Also regarding the "fans at the bottom" concept, it looks like in a worse-case scenario with something like a Sapphire HD 7750 LP GPU, there'd be about 4-5 mm of clearance between the 80 mm fans and the heatsink (the Sapphire 7750 LP heatsink varies in height). I get about 1.6 mm of additional clearance by making the bottom the same as the top.


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 Post subject: Re: Lone Industries Mini-ITX prototype
PostPosted: Thu Oct 10, 2013 7:00 pm 
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@jamese the case itself is excellent. Really well-made. The fit and finish is high grade, and the only thing I'm wondering is how disturbing a switch would be on the top. I generally don't put my system to sleep, so I use the rear power button a lot. USB keyboards cannot turn the system on unfortunately (PS/2 ones can). Overall though, I'm very pleased.

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Lian-Li A04: i5 2400, 2x4GB Mushkin Silverline, 80GB X25-M G1, 9TB FlexRAID, 1GB 5750 (passive), all on Seasonic x460, hooked up to Sony 40" EX620 + KEF 2005.3 + Yamaha RX-V667


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 Post subject: Re: Lone Industries Mini-ITX prototype
PostPosted: Fri Oct 11, 2013 3:07 pm 
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@fuzzymath10, That's great! I'm happy you're pleased with the case, and that the quality is there for you. I use my rear power button a lot also. Have you considered cutting a hole (16 mm) in the top of your case? That's one option. You'd just have to ensure the drill bit didn't go walking across the top of the case! ;) Maybe if you used a drill press you'd guarantee your success. If you are interested in doing this, I can post an image of what it would look like.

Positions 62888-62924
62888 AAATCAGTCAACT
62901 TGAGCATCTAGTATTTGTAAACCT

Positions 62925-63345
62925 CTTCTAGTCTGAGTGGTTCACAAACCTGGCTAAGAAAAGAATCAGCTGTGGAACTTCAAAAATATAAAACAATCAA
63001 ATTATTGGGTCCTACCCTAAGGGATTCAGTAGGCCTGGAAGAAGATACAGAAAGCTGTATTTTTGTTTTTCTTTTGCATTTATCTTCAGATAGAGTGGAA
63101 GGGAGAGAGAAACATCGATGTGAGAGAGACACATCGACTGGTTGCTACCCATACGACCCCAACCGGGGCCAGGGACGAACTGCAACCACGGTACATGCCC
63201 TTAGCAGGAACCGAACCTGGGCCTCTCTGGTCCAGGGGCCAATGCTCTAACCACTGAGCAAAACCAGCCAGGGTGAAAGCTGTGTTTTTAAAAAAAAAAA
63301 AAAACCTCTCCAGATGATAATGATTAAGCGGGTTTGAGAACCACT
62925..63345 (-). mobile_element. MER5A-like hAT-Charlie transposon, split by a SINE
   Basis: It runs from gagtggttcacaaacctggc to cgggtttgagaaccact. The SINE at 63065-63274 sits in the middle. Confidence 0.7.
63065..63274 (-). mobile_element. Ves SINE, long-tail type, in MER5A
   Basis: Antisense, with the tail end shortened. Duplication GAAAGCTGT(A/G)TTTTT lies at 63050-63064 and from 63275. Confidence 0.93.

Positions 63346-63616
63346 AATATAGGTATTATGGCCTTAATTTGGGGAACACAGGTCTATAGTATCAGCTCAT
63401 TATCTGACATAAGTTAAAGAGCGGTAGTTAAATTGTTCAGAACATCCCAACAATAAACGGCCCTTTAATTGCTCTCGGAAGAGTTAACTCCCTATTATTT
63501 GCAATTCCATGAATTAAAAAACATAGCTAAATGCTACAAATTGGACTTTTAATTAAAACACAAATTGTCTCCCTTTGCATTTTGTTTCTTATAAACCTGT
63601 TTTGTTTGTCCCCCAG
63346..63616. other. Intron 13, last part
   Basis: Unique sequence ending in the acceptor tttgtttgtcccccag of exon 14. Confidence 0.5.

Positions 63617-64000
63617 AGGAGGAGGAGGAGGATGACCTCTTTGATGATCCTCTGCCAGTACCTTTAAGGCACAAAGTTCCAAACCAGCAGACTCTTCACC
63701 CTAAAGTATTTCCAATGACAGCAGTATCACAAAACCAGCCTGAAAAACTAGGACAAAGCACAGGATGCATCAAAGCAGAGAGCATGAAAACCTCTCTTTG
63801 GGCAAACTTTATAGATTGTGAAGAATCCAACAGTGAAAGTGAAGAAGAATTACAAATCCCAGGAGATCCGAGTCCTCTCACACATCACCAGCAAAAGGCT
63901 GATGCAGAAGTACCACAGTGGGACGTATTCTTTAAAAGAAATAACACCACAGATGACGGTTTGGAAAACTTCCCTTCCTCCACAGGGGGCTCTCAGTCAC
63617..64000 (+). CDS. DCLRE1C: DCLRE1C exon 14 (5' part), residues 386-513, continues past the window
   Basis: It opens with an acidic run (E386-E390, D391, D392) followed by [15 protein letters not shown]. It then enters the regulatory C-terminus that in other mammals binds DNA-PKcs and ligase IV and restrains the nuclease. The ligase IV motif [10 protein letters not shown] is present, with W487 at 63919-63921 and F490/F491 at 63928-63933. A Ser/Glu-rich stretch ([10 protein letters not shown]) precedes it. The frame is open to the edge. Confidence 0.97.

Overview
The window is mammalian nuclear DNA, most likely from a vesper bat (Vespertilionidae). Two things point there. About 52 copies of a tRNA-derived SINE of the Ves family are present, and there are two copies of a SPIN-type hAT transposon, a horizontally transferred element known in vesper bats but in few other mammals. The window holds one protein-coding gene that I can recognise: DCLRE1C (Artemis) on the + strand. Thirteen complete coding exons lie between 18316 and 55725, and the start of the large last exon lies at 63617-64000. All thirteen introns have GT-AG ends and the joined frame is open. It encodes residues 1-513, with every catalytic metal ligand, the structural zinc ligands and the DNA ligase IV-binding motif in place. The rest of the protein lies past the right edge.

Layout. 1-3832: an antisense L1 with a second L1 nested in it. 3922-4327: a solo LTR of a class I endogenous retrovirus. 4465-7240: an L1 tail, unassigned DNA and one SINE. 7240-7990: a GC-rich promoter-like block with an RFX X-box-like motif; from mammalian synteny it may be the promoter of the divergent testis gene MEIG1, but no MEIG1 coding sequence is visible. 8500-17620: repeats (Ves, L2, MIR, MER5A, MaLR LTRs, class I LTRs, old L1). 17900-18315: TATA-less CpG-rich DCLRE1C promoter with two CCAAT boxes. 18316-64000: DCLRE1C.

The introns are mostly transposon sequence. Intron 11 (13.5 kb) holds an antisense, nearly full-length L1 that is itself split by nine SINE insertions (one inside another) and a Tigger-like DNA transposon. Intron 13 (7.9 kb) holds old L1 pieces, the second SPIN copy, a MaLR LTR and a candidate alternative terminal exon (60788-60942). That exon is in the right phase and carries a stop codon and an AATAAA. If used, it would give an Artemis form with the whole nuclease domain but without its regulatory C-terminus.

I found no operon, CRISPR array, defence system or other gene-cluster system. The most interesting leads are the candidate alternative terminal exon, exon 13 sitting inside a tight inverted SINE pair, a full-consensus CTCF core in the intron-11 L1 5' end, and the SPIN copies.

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 Post subject: Re: Lone Industries Mini-ITX prototype
PostPosted: Fri Oct 18, 2013 6:27 pm 
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I'm needing to make some changes to the 2.5 inch drive bracket. The current one is nice because you can mount it any way you want, but there's a problem with the countersunk holes being too close to the bend.

I've been looking at a couple of options. One would be to change from a one piece bracket to a two piece bracket (imagine just the two sides of the current bracket). Another option (my current preference) would be to keep the C-shape bracket but change the dimensions, requiring it to always be mounted with the closed end out. Does anyone actually not want their drives covered? An example of this can be seen in this previously posted image:

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 Post subject: Re: Lone Industries Mini-ITX prototype
PostPosted: Mon Oct 21, 2013 11:36 am 
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fuzzymath10 wrote:
So, a regular quad core is feasible, if you limit the power consumption. You won't get your full 4-core turbo, but it comes close, and you can get your 1/2/3 core turbos plus overclocking.


Awesome! Just curious - did you check the voltage of the separate lines via mobo software or whatever while loading the system? I wasn't getting any crashes when using the quad core + 7750, but the 12 volt line was dropping as lower than 11 volts. Very bad for the voltage regulators on the mobo.